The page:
Nutritious and drought-tolerant, finger millet could bolster food security in Africa.

It makes a delicious porridge, too.

So if millets have so much going for them, why aren’t they eaten everywhere?

In the case of fonio, the answer is simple: Until recently, it was hard to process on a commercial scale. The part you eat is surrounded by a hard hull, which was traditionally removed by skilled women using either a mortar and pestle or their feet to crack the shell. It’s a time- and labor- intensive process that makes it hard to turn a profit. In Senegal, only 10 percent of the fonio grown is sold at market—nearly all of it is consumed directly by farmers and their families.

Traditionally, harvesting fonio is hard work. Skilled women use their feet to remove the hard hull surrounding the part you eat.

It’s time intensive as well, taking up to seven hours to clean, wash, dry and pre-cook the grain.

Traditionally, harvesting fonio is hard work. Skilled women use their feet to remove the hard hull surrounding the part you eat.

It’s time intensive as well, taking up to seven hours to clean, wash, dry and pre-cook the grain.

Luckily, that’s changing. Terra Ingredients—an American company that is helping to bring the grain across the Atlantic—recently partnered with a Senegalese company called CAA to build a commercial processing facility right in Dakar. I got to visit it during my trip, and it was inspiring to see how they’re enabling local farmers to earn a better living.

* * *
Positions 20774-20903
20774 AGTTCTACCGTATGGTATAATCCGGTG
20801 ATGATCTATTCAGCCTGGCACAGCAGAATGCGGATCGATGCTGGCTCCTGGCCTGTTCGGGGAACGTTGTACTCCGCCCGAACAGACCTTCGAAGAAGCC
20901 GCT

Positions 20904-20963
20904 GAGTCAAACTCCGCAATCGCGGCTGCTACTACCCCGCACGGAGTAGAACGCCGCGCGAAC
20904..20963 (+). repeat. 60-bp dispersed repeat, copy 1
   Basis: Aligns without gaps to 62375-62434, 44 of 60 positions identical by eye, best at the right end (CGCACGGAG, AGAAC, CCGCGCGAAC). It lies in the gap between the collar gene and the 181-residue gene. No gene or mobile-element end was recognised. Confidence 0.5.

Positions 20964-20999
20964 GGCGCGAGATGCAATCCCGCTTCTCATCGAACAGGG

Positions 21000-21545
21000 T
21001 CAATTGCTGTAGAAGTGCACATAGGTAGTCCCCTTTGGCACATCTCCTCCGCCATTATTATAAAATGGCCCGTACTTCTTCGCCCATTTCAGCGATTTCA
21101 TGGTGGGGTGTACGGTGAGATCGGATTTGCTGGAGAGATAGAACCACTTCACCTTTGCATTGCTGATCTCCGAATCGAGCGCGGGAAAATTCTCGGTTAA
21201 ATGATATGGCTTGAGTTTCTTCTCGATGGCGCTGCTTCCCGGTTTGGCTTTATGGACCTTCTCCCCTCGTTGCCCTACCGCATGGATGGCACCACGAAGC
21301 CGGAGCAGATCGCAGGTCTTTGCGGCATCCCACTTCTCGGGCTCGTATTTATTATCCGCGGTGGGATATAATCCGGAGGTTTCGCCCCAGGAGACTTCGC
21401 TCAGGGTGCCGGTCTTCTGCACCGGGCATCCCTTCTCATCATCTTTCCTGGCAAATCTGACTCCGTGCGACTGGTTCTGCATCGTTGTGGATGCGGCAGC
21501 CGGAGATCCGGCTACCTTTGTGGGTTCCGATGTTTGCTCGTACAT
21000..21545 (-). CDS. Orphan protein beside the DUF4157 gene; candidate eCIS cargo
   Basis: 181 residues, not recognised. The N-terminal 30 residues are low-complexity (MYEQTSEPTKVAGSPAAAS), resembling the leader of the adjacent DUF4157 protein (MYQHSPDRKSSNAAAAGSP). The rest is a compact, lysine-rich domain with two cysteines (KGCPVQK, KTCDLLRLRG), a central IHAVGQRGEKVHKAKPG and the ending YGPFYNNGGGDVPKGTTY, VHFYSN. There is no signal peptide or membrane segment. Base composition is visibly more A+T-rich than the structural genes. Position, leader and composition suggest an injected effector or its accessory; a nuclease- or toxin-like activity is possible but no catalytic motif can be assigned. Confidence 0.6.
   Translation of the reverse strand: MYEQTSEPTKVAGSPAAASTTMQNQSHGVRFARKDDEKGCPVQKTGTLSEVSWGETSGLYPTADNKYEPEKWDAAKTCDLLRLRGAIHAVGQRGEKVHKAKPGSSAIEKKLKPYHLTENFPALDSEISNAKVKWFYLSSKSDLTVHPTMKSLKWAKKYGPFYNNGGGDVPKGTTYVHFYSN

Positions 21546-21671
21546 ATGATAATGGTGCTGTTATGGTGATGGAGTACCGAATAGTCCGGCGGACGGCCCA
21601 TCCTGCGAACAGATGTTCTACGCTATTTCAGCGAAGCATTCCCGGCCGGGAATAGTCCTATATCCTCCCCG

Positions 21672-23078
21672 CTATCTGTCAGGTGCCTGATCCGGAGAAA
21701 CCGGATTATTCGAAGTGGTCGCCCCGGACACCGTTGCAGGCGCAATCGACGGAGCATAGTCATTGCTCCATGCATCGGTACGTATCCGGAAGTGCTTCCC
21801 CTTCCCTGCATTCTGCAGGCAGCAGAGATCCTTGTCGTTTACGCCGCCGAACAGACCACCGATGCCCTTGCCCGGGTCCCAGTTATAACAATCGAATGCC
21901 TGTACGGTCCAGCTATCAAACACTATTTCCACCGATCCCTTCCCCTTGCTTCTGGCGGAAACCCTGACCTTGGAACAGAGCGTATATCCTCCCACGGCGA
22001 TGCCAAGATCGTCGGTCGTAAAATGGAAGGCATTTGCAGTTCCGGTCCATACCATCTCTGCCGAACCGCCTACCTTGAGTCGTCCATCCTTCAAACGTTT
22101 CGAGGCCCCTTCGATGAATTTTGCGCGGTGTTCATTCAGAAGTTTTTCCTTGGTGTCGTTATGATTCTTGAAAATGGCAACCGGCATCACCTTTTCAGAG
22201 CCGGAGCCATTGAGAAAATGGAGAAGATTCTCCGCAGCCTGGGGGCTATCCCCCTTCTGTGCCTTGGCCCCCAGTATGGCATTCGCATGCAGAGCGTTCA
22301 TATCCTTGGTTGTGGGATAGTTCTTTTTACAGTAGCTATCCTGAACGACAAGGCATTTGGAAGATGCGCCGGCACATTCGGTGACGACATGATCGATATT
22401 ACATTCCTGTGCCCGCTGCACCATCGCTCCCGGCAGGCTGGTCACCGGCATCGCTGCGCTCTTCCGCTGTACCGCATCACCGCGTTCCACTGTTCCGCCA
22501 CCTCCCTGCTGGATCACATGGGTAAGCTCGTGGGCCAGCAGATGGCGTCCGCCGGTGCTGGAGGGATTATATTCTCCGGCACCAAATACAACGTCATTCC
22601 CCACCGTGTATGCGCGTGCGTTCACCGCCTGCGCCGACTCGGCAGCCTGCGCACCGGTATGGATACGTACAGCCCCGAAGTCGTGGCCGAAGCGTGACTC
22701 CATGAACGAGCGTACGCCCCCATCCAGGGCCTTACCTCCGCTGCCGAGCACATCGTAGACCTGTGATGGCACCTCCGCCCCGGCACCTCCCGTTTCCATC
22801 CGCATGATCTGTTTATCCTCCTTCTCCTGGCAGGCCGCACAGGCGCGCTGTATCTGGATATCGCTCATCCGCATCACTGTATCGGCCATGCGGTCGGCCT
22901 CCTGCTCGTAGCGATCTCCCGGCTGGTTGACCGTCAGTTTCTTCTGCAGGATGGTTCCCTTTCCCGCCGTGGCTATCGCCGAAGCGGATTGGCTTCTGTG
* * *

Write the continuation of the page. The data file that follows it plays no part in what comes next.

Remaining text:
Initiatives are also underway to improve the market presence of crops like teff, the millet used to make injera, which is gaining international popularity as a gluten-free option. It’s even on the rise within Ethiopia. Thanks to the increased availability of teff flour and ready-made injera, the country has seen a nearly 50 percent increase in teff mills, injera-making enterprises, and retail outlets. Food scientists are also developing new processes and products for finger millet. It’s now eaten in schools across Kenya as part of the ugali porridge served during lunch.

Yet, many people still just don’t know about the magic millets. Despite their potential, all of the millets I’ve mentioned are what experts call “neglected and underutilized crops,” a term that refers to crops that have fallen into disuse and been historically ignored by agricultural R&D.

That’s changing, too, in part due to the efforts of one person: Pierre Thiam. He’s a Senegalese chef who has made it his mission to create more opportunity for African farmers and spread the word about what he calls “lost crops.” (He’s even hosting a conference focused on them in Dakar later this year.) I was lucky enough to get a lesson in cooking fonio from him at the Gates Foundation’s Goalkeepers event in 2022—the mango salad we made was delicious.

I had a great time learning how to cook fonio with Chef Pierre at Goalkeepers in 2022.

Chef Pierre understands that one grain—or even a whole magic family of grains—isn’t the answer to the world’s food security problems. We need to build strong, diverse food systems that pull from lots of different sources. But if you want to understand how to help farmers adapt to climate change and make crops more resilient, ancient grains like the millets are a great place to start. They’ve survived for centuries, so they’re clearly doing something right!